Election 2020

America’s Pullback Must Continue No Matter Who Is President

For all the talk of a new administration boldly reengaging with the world after four years of “America first,” Trump’s strategic retrenchment can only be the start.

A U.S. soldier stands guard as a Russian Mil Mi-24 helicopter gunship flies over the Syrian town of Al-Malikiyah near the Turkish border on June 3.
A U.S. soldier stands guard as a Russian Mil Mi-24 helicopter gunship flies over the Syrian town of Al-Malikiyah near the Turkish border on June 3. DELIL SOULEIMAN/AFP via Getty Images

As the Trump era potentially comes to an end, many foreign-policy voices in the United States and abroad relish the prospect of the country’s roaring return to the global stage. But attempting a full-on comeback would be a mistake. If anything, the strategic pullback that President Donald Trump has initiated needs to continue—albeit in a more coherent and judicious manner.

Much of the debate surrounding the next administration’s foreign policy has focused on boldly reasserting U.S. leadership in the world. And it’s true: Global interdependence and upheaval do require steady U.S. leadership and engagement. What’s been largely missing from this debate, however, are the challenges facing the next president when it comes to right-sizing U.S. engagement abroad—especially military involvement—and bringing the nation’s strategic commitments back into line with it means and purposes.

As the Trump era potentially comes to an end, many foreign-policy voices in the United States and abroad relish the prospect of the country’s roaring return to the global stage. But attempting a full-on comeback would be a mistake. If anything, the strategic pullback that President Donald Trump has initiated needs to continue—albeit in a more coherent and judicious manner.

Much of the debate surrounding the next administration’s foreign policy has focused on boldly reasserting U.S. leadership in the world. And it’s true: Global interdependence and upheaval do require steady U.S. leadership and engagement. What’s been largely missing from this debate, however, are the challenges facing the next president when it comes to right-sizing U.S. engagement abroad—especially military involvement—and bringing the nation’s strategic commitments back into line with it means and purposes.
What’s been missing from the debate are the challenges facing the next president when it comes to right-sizing U.S. engagement abroad.

The American electorate has turned sharply inward in response to military overreach in the Middle East, the economic dislocations brought about by innovation and globalization, and the national calamity caused by COVID-19. The nation’s next president would be wise to take note—and craft a brand of global statecraft that is effective but also politically sustainable. Otherwise, the strategic pullback that needs to take place will occur by default rather than by design, risking that U.S. overreach could turn into even more dangerous underreach. Indeed, that’s what’s been happening during Trump’s presidency. He seems to have understood the need to retrench. But his troop withdrawals from Afghanistan, Iraq, Syria, and Germany have been haphazard, making a hash of the effort. Retrenchment cannot be done by tweet, in unpredictable fits and starts, and couched in an abrasive “America first” unilateralism that has alienated allies and set the world on edge.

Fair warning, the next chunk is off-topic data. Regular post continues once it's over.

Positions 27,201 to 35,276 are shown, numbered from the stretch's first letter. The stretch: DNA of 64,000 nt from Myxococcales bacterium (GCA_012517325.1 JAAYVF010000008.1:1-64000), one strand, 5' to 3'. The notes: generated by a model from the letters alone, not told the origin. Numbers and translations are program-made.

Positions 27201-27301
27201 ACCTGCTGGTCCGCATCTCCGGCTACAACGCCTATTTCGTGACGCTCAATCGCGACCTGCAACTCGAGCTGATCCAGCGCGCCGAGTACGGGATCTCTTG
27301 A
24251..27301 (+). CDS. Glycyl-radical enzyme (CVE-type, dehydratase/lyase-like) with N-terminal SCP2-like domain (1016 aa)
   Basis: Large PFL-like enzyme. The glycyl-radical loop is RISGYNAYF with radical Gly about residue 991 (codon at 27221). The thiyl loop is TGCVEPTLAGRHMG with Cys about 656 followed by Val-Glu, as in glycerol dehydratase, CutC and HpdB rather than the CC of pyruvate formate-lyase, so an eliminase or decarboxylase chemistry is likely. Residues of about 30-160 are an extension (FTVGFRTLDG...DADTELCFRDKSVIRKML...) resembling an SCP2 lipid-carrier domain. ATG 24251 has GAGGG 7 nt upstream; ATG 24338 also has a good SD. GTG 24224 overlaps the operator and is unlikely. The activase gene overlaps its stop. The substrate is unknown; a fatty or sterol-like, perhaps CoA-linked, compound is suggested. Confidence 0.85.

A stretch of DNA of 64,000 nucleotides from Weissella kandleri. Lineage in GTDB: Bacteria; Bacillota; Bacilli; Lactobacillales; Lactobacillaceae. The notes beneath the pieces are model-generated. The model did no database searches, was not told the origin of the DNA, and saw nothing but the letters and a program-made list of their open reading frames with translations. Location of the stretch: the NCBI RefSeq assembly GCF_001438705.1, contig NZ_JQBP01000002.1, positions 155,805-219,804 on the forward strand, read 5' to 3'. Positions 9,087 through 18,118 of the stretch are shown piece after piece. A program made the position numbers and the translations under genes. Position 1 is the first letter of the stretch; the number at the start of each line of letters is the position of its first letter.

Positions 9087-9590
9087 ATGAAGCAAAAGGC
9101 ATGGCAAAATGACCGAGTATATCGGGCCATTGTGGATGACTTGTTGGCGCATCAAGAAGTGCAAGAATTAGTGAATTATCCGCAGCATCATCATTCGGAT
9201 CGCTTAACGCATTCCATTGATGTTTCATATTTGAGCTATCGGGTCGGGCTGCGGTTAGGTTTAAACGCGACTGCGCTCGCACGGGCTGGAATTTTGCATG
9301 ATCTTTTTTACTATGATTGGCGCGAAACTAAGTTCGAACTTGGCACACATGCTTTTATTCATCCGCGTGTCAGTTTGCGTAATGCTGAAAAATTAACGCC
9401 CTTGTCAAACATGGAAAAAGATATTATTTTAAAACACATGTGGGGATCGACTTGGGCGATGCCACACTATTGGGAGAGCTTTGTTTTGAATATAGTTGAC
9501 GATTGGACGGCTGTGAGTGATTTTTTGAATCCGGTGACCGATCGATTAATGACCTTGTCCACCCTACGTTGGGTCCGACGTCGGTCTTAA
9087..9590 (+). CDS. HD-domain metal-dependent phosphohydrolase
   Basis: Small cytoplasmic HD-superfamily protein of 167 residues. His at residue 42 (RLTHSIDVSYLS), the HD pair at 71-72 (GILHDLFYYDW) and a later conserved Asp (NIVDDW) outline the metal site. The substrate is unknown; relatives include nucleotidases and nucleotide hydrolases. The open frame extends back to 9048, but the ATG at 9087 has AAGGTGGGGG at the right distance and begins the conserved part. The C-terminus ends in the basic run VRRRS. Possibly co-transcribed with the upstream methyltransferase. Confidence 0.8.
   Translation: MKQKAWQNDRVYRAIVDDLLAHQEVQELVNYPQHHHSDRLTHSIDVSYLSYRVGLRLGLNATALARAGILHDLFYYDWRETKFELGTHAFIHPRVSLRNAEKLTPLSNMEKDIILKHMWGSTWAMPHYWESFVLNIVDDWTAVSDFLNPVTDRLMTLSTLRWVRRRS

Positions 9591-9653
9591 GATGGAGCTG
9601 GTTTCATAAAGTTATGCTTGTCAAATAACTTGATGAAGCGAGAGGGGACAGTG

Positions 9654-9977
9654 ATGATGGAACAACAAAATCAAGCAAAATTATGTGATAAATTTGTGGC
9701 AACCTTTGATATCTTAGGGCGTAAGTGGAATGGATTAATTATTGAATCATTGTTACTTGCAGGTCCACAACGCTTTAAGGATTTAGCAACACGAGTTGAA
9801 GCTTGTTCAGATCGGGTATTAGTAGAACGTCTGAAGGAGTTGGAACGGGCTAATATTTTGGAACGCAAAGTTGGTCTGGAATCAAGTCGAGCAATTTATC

Democratic candidate Joe Biden is far better suited to restore an equilibrium between the nation’s foreign policy and its political will. Throughout his career, he has been a pragmatic and prudent internationalist; looking forward, pragmatism and prudence will require a more selective and discriminating internationalism, not restoration of the status quo ante. Three-quarters of the American public want U.S. troops to leave Afghanistan and Iraq—it is time to downsize the U.S. footprint in the Middle East. U.S. foreign policy has become over-militarized—the next administration should reallocate priorities and resources, putting more emphasis on diplomacy, cybersecurity, global public health, and climate change. Washington should also return to being a team player if it is to lighten its load; retrenchment and multilateral engagement go hand in hand. Meeting the threat posed by China, managing international trade and finance, preventing nuclear proliferation, addressing pandemics—these and other urgent challenges all require broad international cooperation. And as the United States pulls back from its role as global policeman, it will want like-minded partners to help fill the gap. These partnerships become stronger through diplomacy and teamwork.

The top priorities of the next president will be at home: taming the pandemic, repairing the economy, and reviving democratic institutions and norms. Only if the country’s democratic lights come back on can it effectively deal with the rest of the world. In the meantime, the next administration needs to continue Trump’s effort to downsize the nation’s foreign entanglements—but in a smart and measured way. The United States needs to step back without stepping away. “Build back better” applies abroad just as much as it does at home.

Charles A. Kupchan is a professor of international affairs at Georgetown University, senior fellow at the Council on Foreign Relations, and the author of Isolationism: A History of America’s Efforts to Shield Itself from the World.

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